June 19, 2022
Bates, Wells & Braithwaite Family Law specialist, Denise Head explores why being more aware of your spouse’s pension is important.
With the advent of “no-fault” divorce, you would be forgiven for thinking that break-ups had become simpler.
The divorce process is indeed benefiting from a more modern approach but, the fact remains, that the whole business of taking a couple’s assets, accumulated as a family but now having to be unpicked and reapportioned in a fair manner, can be anything but simple.
What are the matrimonial assets? Of course, we immediately think of the family home. For most families this is the single biggest lifetime expenditure and if the marriage has been lengthy and there is sufficient time for a mortgage to be paid off, our home is probably worth more than we ever dreamed.
However, as we live longer, change jobs more frequently and are encouraged by the Government with mandatory workplace pensions and tax incentives to pay more into our pension pots, many more of us are approaching retirement age having accumulated significant pension sums.
The challenge for a divorce lawyer lies in the fact that it is rare for both parties to have accrued comparable pension pots. Recent research by the University of Manchester found that one partner holds at least 90 per cent of the pension wealth for about 50 per cent of couples. So, it is not surprising that the same investigation also concluded that divorced women in their sixties, living alone, had only 30 per cent of the pension wealth of divorced men in the same age group. The importance of this is that divorcing couples should consider not only their current housing and income, but also their future income positions – that is, from collective pension resources.
Pensions form part of the marital pot. However, because of the complexity surrounding pension arrangements and valuations, at a time when splitting couples are usually preoccupied with getting through the immediate future rather than far-off retirement, pensions can be overlooked, especially if you are not receiving the correct advice.
During divorce proceedings, the options for dealing with pensions are:
- Pension sharing – as it sounds, the value of the combined pension pot is shared.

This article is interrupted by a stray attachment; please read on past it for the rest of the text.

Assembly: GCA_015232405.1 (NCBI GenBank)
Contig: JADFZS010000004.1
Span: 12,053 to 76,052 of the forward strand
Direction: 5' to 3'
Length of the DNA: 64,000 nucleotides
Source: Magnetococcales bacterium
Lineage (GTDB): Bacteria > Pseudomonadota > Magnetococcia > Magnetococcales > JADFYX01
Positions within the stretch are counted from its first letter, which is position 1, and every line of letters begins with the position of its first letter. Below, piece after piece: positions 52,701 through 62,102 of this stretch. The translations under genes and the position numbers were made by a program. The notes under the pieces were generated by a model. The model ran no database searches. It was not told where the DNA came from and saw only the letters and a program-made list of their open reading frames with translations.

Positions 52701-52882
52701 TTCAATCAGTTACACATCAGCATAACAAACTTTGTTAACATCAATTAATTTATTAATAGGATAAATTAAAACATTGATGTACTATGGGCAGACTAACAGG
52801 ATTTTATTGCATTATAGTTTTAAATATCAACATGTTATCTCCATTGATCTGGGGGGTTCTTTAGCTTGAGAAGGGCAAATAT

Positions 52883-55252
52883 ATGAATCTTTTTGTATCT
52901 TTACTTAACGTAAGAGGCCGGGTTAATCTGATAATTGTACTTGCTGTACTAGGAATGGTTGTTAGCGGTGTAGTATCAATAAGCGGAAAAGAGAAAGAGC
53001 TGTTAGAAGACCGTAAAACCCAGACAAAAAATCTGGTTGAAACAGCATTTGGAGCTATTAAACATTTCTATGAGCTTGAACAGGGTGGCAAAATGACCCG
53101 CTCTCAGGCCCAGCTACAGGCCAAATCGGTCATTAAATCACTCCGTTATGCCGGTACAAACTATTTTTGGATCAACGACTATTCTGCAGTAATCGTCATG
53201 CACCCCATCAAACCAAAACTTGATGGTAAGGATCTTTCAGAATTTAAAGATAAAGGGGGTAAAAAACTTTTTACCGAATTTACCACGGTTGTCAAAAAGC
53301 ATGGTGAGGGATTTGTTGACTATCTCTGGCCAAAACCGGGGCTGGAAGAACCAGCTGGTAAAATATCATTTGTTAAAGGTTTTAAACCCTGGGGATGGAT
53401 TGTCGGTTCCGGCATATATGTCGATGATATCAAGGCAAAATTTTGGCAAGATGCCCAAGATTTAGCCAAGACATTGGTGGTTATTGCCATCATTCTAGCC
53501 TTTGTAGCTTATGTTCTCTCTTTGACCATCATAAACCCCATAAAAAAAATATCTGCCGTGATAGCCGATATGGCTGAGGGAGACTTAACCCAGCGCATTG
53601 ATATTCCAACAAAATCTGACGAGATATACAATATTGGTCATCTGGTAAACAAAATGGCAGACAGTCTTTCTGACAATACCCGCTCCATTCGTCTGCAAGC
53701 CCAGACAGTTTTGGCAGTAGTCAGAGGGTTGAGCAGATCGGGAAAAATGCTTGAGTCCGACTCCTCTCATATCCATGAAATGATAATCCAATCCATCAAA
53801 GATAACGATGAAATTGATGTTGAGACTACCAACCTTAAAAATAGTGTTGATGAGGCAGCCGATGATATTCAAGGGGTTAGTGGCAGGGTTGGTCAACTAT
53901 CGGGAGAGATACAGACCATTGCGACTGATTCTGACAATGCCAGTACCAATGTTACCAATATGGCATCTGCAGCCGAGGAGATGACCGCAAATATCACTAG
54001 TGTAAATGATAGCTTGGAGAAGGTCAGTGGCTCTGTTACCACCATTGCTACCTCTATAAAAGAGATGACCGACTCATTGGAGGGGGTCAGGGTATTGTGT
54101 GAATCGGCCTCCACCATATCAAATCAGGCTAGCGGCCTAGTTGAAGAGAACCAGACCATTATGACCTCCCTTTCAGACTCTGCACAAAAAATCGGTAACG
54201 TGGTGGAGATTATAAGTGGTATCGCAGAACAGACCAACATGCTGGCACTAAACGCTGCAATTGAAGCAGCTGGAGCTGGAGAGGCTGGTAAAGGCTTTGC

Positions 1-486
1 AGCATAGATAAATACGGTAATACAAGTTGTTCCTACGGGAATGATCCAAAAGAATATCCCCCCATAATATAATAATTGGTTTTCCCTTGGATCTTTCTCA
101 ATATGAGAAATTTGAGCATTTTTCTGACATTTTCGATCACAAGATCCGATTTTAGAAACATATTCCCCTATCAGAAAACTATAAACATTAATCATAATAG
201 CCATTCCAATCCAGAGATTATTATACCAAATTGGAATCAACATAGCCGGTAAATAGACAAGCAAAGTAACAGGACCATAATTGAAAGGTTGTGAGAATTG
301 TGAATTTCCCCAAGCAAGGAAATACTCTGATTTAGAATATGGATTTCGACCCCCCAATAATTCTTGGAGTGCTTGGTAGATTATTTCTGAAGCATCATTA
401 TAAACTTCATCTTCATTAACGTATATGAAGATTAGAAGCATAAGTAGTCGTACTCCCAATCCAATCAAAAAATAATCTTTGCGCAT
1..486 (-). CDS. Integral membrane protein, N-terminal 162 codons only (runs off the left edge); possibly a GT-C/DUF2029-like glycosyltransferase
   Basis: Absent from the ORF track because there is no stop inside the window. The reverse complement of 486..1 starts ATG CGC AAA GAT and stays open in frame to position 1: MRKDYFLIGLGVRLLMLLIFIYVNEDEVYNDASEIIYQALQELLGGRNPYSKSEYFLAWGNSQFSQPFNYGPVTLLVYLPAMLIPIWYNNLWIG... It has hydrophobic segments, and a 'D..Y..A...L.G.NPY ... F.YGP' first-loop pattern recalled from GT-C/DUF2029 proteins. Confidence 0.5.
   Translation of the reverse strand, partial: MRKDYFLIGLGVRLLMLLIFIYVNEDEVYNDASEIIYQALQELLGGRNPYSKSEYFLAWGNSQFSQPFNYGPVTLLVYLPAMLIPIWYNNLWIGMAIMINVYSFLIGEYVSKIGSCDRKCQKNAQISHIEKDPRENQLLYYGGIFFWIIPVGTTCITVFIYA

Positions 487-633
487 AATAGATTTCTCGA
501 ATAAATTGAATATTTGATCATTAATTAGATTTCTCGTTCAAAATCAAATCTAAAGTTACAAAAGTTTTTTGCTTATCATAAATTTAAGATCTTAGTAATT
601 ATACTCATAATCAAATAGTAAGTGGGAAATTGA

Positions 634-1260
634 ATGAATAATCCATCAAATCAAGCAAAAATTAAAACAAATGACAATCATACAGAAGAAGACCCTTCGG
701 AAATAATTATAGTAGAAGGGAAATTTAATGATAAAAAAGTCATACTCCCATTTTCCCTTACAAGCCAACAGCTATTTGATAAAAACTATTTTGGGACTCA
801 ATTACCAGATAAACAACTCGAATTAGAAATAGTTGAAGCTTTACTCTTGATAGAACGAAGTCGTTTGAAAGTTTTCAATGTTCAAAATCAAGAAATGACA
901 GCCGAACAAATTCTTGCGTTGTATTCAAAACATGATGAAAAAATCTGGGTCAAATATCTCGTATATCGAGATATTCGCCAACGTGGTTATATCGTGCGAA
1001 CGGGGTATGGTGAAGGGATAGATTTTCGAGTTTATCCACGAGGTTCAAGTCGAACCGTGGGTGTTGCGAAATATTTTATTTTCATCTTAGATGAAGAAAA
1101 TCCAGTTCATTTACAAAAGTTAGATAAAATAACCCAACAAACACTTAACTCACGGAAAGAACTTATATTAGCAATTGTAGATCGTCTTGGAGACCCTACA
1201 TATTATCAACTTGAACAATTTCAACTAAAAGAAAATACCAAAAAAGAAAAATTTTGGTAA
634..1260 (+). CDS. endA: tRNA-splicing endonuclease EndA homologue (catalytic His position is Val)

- Pension attachment – this is a similar arrangement to maintenance payments whereby some of one spouse’s pension will be paid directly to the other.
- Pension offsetting – the claim one spouse might have against the other’s pension is offset against, say, another asset such as the house or perhaps additional cash payment.
The first and third options, are most popular for couples looking for a “clean break”; a severing of all financial ties arising from the marriage. All require a pension sharing order as part of the final financial arrangements and which acts as a binding financial settlement and is issued by the Family Court.
If a couple splits without such an order, there is real danger that it cannot be revisited. What happens if the spouse with the pension dies? Pensions cannot be divided without a court order and, if already divorced, the former spouse may not get anything if not a named beneficiary as dictated by the deceased’s “expression of wishes” form, since they are no longer a widow/widower. A co-operative relationship and trust post separation is to be commended but does not replace the protection from proper legal advice and a formal court order.
Having an awareness of your spouse’s pension can be as important as understanding other marital financial commitments. It is crucial to share this information and also ensure that any pensions “expression of wishes” form (and your Will, for that matter) is kept up to date so that your family’s future is safeguarded.